Seeing your furry canine gallop in freshly fallen snow and jump around with joy is a sight that will surely put a smile on your face, but it may soon turn into a frown when you realize your dog doesn't want to go an inch further.
For dogs with long fur on their legs, a walk in the snow can quickly become torture. That's because the lumps of ice will often freeze onto the hairs on their legs and stomach.
Hardened and compressed bits of snow can also often get stuck between the toes, making for a sore but near-invisible source of pain. Dogs will sometimes chew at their paws to get at the snow, which may only lead to them swallowing dirty bits of ice and grit.
But animal welfare activists say there's a simple trick you can use to prevent these painful but common occurrences of walking your dog in winter – hair oil. Even coconut oil will work in a pinch but your dog will likely need a lukewarm bath after playtime.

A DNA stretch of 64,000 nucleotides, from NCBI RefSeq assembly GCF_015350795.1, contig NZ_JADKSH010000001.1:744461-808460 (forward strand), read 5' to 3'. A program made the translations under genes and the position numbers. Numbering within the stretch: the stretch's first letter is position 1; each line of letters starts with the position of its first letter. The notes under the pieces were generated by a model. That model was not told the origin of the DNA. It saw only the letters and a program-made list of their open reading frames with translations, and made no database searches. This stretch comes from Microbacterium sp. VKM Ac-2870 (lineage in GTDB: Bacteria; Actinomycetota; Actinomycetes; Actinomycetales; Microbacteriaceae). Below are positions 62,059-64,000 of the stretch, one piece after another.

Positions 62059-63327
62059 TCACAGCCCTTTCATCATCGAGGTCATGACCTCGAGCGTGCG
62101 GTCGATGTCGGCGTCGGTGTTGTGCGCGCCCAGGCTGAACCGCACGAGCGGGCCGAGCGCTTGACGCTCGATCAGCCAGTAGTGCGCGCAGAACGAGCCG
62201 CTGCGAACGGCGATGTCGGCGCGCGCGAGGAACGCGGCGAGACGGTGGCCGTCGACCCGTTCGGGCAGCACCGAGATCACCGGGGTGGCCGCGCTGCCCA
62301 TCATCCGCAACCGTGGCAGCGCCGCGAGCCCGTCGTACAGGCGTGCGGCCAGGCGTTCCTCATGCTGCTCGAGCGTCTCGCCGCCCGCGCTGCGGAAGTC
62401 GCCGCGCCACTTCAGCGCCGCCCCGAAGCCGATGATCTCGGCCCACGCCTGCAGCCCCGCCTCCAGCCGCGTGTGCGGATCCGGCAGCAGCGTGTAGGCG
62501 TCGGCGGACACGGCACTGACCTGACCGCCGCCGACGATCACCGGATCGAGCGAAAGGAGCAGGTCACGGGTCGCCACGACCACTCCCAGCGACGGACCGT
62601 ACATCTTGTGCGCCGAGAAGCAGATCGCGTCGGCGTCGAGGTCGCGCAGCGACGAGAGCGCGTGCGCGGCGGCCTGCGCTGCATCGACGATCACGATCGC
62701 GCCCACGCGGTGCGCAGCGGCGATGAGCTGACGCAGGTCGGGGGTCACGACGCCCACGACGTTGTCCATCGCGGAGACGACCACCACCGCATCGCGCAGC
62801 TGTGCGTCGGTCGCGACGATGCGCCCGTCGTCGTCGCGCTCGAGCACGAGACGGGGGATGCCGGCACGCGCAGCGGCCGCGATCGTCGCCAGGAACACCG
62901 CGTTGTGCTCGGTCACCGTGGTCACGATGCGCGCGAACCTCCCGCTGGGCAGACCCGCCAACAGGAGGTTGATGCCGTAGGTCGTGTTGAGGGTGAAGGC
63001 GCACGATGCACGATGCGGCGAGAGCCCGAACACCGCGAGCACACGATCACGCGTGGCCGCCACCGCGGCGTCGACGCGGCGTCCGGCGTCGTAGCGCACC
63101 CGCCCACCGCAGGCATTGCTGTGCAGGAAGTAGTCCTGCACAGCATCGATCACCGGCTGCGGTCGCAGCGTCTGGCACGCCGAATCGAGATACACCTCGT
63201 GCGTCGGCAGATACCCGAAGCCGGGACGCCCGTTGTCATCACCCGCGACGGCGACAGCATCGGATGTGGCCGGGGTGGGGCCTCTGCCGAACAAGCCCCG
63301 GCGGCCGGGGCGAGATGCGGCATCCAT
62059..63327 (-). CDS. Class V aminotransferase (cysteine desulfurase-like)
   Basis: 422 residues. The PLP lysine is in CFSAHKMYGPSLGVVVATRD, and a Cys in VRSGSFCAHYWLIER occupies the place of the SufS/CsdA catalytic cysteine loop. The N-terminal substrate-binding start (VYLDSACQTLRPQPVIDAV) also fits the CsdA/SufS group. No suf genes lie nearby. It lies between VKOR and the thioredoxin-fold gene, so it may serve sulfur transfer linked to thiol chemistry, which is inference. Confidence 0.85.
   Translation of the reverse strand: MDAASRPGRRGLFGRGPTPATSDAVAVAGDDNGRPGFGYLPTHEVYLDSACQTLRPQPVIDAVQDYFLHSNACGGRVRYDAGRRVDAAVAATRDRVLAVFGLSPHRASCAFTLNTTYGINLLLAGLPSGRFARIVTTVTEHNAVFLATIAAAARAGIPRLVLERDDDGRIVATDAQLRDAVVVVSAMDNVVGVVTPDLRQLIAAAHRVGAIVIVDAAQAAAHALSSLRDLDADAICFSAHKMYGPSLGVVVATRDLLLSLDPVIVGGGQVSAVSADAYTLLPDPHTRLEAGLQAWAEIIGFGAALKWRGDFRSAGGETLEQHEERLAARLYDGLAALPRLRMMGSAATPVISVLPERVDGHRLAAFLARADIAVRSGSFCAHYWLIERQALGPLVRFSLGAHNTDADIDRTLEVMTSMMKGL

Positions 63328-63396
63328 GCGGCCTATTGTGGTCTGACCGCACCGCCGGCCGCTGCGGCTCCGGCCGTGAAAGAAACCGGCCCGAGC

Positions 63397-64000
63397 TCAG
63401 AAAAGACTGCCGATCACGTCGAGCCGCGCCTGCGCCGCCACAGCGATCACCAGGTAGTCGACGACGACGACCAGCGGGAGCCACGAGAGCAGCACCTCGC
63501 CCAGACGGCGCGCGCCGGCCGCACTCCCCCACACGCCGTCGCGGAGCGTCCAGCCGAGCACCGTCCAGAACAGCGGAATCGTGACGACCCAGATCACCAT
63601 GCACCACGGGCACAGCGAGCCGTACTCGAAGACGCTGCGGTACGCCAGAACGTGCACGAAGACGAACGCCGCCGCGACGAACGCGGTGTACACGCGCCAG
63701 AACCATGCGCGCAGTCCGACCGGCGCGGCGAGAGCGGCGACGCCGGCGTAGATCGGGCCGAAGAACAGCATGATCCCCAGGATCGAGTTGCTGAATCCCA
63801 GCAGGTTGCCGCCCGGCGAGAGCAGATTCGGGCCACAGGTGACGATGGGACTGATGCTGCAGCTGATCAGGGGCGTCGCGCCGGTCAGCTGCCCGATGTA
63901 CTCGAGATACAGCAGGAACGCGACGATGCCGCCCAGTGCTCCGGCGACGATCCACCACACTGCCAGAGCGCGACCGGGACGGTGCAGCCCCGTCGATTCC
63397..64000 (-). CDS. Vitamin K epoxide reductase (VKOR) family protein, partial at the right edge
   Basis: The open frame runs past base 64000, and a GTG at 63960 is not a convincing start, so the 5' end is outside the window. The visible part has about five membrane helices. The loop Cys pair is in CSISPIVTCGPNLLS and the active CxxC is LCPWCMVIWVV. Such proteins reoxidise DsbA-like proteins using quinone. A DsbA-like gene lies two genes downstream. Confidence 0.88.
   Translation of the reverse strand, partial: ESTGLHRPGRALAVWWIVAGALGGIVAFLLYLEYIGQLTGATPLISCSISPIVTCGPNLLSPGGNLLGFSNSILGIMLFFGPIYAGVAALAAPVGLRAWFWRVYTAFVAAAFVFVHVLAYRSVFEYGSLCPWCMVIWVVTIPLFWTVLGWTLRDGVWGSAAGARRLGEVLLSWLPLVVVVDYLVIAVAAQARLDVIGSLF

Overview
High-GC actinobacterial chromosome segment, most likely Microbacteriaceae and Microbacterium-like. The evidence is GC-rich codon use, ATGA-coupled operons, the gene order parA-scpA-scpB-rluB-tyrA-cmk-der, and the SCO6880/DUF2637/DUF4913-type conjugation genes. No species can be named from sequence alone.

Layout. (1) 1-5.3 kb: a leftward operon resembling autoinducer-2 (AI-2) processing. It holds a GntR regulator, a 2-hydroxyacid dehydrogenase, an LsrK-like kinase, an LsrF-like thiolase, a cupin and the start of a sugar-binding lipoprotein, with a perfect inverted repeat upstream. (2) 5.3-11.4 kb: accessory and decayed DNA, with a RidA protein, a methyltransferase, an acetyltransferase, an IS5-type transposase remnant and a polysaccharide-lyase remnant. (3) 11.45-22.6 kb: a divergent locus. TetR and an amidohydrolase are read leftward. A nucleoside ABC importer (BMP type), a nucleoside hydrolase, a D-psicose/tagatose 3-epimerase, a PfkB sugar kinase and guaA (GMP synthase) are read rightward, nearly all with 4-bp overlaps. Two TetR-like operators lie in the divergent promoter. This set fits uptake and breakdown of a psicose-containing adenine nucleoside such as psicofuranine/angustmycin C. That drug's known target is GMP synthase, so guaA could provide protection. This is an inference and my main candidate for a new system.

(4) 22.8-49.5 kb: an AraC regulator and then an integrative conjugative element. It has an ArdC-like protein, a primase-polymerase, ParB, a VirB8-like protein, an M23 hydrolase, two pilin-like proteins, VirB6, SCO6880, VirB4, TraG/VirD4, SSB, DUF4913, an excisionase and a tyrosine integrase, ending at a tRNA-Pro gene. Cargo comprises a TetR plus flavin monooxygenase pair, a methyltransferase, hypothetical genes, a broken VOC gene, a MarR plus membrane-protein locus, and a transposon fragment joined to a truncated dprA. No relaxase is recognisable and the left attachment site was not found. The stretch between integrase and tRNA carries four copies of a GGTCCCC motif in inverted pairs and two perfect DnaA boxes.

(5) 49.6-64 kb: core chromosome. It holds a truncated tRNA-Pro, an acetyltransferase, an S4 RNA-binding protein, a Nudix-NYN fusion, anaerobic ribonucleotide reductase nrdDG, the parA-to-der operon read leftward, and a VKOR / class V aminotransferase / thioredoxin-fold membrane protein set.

Using oil will help any ice glide right off and prevent both snow-toe problems and frozen fur. Just apply some oil sparingly to the dog's paws and legs before a walk, and you'll prevent any snow from sticking.
Besides preventing agony for the dog, it will also save you the hassle of constantly plucking out bits of snow and ice. In addition, your dog won't constantly be nibbling at its paws to remove the annoying lumps of snow.
Using paw balm is also another way to keep ice from sticking to their toes. Keeping nails and overhanging hair trimmed is also a good idea. For smaller dogs, coats, jumpers or jackets may also prevent snow from sticking to the body.
If the inevitable happens, you have three options: a lukewarm bath, using a hairdryer to melt the ice away slowly or popping their paws into a bowl of warm water.